March 21, 2005

Game theory clinic  

This angry piece by Georg Mascolo suggests that the mechanism for naming the head of the World Bank (as well as the IMF, apparently) may be changed as a result of the Bush administration's recent selection. I don't know if the threat has any teeth, but it certainly portends a move away from international institutions by the Europeans. Unilateral action is getting to be the order of the day, and that's not a good thing for the United States, no matter how much you hate the idea of international cooperation.

Meanwhile, here are some striking thoughts about nuclear proliferation in a unipolar world.

MORE: Just to clarify in response to a comment below: I wouldn't say that I agree with Waltz's ideas. But I do like the insight that the dynamic between a single superpower and the rest of the world may have implications for the way we look at questions like nuclear proliferation. From the DPRK's point of view, nukes have brought more stability (security-wise) than anything else they could have done. A serious model has to take that kind of motivation into account and try to address it (rather than just label all proliferators evil).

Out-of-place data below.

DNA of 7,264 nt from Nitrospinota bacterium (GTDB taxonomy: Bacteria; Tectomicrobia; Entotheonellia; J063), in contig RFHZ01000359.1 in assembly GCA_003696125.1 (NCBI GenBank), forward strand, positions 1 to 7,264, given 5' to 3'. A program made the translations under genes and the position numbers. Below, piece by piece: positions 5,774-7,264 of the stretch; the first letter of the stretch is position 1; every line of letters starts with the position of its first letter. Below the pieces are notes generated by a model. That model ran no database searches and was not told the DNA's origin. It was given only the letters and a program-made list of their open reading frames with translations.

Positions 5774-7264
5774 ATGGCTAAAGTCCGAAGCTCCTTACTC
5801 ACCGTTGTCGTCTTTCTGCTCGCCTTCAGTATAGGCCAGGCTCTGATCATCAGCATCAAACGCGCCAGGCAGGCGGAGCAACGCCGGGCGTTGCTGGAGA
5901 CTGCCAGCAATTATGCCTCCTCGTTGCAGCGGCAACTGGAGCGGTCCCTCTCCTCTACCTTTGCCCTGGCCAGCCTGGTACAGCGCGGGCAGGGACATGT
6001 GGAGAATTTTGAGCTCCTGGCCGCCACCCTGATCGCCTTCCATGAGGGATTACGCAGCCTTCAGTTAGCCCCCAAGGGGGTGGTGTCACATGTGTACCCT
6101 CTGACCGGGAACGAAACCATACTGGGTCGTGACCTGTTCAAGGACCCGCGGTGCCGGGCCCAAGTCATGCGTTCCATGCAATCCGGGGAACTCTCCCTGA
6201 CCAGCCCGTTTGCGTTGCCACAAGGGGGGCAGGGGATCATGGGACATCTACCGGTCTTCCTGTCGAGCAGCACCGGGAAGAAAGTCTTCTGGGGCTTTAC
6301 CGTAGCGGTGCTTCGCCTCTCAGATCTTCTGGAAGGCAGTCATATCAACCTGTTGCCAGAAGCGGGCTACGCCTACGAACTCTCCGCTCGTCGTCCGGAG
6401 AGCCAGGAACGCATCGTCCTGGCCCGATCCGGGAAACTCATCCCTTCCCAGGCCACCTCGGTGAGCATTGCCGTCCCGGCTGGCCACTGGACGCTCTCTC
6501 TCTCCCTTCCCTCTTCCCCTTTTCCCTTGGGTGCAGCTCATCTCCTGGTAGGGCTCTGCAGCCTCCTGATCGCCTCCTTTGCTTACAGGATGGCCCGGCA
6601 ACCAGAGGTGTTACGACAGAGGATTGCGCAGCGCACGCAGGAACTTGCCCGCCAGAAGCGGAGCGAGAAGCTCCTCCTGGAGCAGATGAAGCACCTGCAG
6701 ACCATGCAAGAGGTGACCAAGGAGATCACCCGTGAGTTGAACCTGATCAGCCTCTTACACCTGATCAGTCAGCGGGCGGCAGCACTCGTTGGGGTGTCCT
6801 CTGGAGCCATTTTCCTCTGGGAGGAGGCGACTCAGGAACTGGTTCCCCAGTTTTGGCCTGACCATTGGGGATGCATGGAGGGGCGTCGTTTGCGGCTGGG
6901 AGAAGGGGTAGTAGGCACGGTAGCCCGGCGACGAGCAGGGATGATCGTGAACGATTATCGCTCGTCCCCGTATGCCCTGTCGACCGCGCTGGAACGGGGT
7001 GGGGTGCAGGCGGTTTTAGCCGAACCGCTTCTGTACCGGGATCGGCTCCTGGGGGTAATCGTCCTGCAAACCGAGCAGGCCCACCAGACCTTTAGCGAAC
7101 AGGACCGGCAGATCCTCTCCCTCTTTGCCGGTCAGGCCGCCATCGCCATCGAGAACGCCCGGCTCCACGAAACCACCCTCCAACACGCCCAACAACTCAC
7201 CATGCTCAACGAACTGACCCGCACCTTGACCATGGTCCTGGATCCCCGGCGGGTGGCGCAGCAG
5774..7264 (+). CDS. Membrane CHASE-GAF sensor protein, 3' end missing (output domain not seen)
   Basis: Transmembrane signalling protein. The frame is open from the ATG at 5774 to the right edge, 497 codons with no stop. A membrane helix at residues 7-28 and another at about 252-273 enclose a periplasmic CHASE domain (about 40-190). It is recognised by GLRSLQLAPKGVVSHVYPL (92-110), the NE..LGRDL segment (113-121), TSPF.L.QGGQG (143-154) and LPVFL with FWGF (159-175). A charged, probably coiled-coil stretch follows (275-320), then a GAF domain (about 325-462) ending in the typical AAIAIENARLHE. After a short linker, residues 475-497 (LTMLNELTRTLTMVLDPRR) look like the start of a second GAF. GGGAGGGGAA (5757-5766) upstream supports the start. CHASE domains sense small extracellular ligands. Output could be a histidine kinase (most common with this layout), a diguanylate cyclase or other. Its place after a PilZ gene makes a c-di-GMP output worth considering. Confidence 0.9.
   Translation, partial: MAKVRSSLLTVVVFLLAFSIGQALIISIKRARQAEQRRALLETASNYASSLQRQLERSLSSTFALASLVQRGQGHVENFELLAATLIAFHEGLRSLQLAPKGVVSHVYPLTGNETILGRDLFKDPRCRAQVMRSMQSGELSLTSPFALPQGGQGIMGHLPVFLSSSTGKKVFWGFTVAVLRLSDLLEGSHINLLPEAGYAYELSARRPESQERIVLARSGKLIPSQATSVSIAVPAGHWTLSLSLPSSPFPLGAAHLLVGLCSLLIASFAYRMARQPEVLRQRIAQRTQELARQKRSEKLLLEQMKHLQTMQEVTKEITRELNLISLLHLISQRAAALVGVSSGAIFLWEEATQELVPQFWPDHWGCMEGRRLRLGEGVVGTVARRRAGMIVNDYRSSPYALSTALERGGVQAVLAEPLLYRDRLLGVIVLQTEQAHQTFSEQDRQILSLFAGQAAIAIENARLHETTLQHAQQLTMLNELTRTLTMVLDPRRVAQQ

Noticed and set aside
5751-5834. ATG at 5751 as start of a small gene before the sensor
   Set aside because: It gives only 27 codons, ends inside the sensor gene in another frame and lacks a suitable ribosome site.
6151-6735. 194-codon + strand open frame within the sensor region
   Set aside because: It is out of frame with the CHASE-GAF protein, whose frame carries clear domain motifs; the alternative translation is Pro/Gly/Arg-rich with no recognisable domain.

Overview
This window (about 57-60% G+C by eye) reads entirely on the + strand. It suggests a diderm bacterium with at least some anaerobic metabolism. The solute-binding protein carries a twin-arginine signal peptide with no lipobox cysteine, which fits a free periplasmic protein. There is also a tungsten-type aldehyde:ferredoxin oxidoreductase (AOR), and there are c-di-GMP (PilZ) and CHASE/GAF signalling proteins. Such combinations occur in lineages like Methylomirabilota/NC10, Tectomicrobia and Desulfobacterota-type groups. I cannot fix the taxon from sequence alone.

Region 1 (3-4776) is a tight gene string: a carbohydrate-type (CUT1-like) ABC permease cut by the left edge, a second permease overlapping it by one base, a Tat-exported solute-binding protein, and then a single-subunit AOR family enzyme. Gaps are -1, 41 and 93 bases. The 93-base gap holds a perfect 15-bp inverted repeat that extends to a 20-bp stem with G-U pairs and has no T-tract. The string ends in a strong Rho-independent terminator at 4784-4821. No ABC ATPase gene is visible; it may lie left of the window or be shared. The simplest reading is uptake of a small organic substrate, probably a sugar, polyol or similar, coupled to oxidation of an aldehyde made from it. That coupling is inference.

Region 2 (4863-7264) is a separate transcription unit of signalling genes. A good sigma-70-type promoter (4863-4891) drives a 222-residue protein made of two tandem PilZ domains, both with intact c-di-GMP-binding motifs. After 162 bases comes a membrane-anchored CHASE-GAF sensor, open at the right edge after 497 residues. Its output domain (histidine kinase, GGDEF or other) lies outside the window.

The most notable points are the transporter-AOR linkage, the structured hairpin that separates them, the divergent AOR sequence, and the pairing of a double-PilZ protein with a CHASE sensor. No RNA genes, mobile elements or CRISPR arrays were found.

More and more I'm thinking about nuclear proliferation in the same way I think about the drug war. The unlimited financial resources of the drug war (ie due to addiction-powered demand) aren't there, but the incentives to proliferate nukes are nevertheless enormous, especially in a world where the single superpower has demonstrated its predilection for invasion. The harder we push on proliferators, the bigger the incentives to find some nukes to hold us at bay.

barrett  {March 21, 2005}

I can't agree with the nuclear proliferation article. If we've proven anything over our long past, its that when man makes something he uses it. If more countries have nukes, eventually someone's going to let them fly.

I do recognize that we're talking abut 50 year old technology here. Were the Chinese or Europeans able to keep the secrets of cannon-making away from their rivals so long? Did the English keep the longbow from the French for 50 years?

War is a struggle between offense and defense. Right now offense is way ahead of defense. I'd like for defense to catch up (though god help me if I can figure out any defense against nukes).

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